IPR infringement, or otherwise more popularly known as counterfeiting and piracy creates an exploding crisis that threatens the economic security of most nations all over the world. The United States is one of its greatest victims, losing about two hundred fifty billion dollars each year due to the pressing problem of piracy. Joiner (15) says that this number could still increase which could then result to the Americans losing their jobs, of whom seven hundred fifty thousand have already been victimized.
In the global setting, trade in counterfeit and pirated products accounts for five percent of the worldwide trade. Each and every time a person buys or cell a counterfeit, this threaten the reputation of the company who is producing the authentic ones which could then affect the incentive for the investment in research and development which could then generally hurt the company. This could also bring about health and safety problems to consumers of counterfeit products, as shown in Table 1.
Aside from this, counterfeiting also hurts the tax payers as these products are always “safe” from taxation. Because of this, less money is allocated for expenditure on government services such as roads, hospitals, schools and other public services in a given community. In New York City alone, Joiner (15) reports that about one billion dollars a year are lost in tax revenue due to the problem of counterfeiting and piracy. Table 2 summarizes the examples of products that are usually subject to IPR infringement, as cited in the report of the OECD (54).
Effects of IPR Infringement on the Economic Relationship between the US and China The United States of America and the People’s Republic of China is considered to be today’s superpowers (Cass 2). However, their economic relationship, although strong, is very threatened due to the problems brought about by problems regarding IPR infringement. This is due to the fact the products being exported by the United States are all protected by intellectual property rights which accounts for about ninety billion dollars of all U. S. exports.
These brand names surely have increased the popularity of all goods coming from the United States of America. On the other hand, the People’s Republic of China is not that concerned about the protection of intellectual property rights. As mentioned in the earlier parts of this paper, most of the products being sold and used in China are pirated. As a result, their top trading partner, the United States of America is losing billions and billions of dollars. True enough, the government of the People’s Republic of China expressed its commitment to the battle against IPR infringement.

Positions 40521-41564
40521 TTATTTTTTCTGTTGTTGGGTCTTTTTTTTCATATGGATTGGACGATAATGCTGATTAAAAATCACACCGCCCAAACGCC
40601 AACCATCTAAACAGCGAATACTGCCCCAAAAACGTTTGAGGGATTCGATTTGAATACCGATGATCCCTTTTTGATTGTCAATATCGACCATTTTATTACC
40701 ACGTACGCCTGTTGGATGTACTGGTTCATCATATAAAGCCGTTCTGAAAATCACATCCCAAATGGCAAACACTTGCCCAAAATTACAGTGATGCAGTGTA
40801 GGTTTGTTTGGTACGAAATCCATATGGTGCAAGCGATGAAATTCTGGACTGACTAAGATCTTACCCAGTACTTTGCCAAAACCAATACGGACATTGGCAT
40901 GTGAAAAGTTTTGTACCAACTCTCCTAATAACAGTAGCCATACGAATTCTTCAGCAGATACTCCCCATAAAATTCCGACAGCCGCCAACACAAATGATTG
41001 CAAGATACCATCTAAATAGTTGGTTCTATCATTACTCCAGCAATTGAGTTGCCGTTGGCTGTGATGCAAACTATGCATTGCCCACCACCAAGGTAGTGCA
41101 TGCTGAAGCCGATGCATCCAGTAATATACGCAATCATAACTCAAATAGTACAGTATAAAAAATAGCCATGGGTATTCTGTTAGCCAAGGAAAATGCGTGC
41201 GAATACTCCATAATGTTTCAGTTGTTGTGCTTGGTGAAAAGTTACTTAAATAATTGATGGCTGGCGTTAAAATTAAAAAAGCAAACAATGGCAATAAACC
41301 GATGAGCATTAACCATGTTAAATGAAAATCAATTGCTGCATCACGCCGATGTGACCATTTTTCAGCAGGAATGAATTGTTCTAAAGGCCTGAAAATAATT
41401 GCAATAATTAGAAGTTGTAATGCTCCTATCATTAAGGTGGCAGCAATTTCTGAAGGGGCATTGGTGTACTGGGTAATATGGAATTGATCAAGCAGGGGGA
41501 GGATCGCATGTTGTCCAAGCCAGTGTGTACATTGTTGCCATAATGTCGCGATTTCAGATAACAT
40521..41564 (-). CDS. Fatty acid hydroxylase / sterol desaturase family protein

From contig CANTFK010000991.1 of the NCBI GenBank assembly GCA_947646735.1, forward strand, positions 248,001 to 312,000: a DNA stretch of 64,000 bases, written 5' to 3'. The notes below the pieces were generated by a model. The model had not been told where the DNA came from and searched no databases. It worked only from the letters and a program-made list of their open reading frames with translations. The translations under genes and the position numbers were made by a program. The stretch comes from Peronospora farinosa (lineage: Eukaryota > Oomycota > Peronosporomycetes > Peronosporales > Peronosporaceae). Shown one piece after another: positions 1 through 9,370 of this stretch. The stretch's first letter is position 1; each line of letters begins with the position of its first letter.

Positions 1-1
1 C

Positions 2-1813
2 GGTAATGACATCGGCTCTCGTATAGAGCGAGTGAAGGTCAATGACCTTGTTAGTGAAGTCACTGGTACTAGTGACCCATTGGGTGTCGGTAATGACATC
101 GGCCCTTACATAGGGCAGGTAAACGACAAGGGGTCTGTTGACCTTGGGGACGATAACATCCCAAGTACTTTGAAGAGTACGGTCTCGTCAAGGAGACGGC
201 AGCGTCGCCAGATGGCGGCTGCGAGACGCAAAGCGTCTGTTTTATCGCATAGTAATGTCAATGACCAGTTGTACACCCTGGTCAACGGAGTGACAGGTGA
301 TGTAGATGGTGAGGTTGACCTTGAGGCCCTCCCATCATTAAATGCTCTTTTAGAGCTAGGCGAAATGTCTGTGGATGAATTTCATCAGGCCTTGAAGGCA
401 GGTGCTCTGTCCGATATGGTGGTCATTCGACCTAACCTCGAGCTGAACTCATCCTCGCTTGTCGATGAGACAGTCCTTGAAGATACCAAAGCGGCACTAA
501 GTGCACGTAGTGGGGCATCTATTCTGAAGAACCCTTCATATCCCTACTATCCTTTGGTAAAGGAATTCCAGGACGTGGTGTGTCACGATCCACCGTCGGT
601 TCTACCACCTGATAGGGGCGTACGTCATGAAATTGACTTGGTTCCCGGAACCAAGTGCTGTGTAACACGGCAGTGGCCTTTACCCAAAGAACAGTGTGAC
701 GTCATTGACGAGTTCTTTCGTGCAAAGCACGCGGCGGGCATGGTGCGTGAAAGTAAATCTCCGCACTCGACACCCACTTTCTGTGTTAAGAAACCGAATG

They also got involved with the confiscation of counterfeit products in their hopes to end the usage of pirated software. The country also started to sign international treaties that would help them in reducing piracy. Table 3, on the other hand, summarizes the views on trends and developments in counterfeiting and piracy, by economy, based on the survey conducted by the OECD to its member countries whilst Figure 3 shows the share of counterfeit products in the global economy.
These figures only shows the pressing problems brought about by IPR infringement and how this has affected the economies of the world. Table 3. Views on Trends and Developments in Counterfeiting and Piracy, by Economy. (OECD 53). Infringement of Products from the Entertainment Industry Walking through the city streets of China could give enough evidence with regard to the production and distribution of pirated media, Kanji (1265) cites. Because of this, both the entertainment and software industries report a piracy rate of about eighty-five to ninety-five percent.
In 2004, US copyright associations reported that the total losses in China due to piracy exceeded 2. 5 billion dollars. These figures then show that virtually no legitimate market exists for the entertainment and software industries in China (Kanji 1265). Another evidence proving the popularity of counterfeit goods in China is the fact that it is the sixth-largest market for personal computer yet ranks twenty-sixth for legitimate software sales (Kanji 1265). This is then the reason software publishers are losing more and more revenue due to IPR infringement.
Table 4 summarizes the losses of the software and entertainment industries around the world due to counterfeiting. Figure 3. Share of Counterfeit Goods in International Trade (OECD 84). Table 4. A Summary of Losses in 2004 for the Software and Entertainment Industries as reported by the OECD (143). China’s commitment to the World Trade Organization under the GATS or the General Agreement on Trade in Services, allowed them to import twenty foreign films annually.
Due to the prevalence of IPR infringement, film producers from the United States of America export less than that number to the country. As a result, the counterfeiters supply the non-quota films which are high in demand. However, the pirates still supply the quota films before these pass the censorship processes. According to Kanji (1265), eighty-three government-licensed optical disc factories in China produce pirated DVDs. Because of the difference in price, people tend to buy the fake ones rather than the authentic CDs.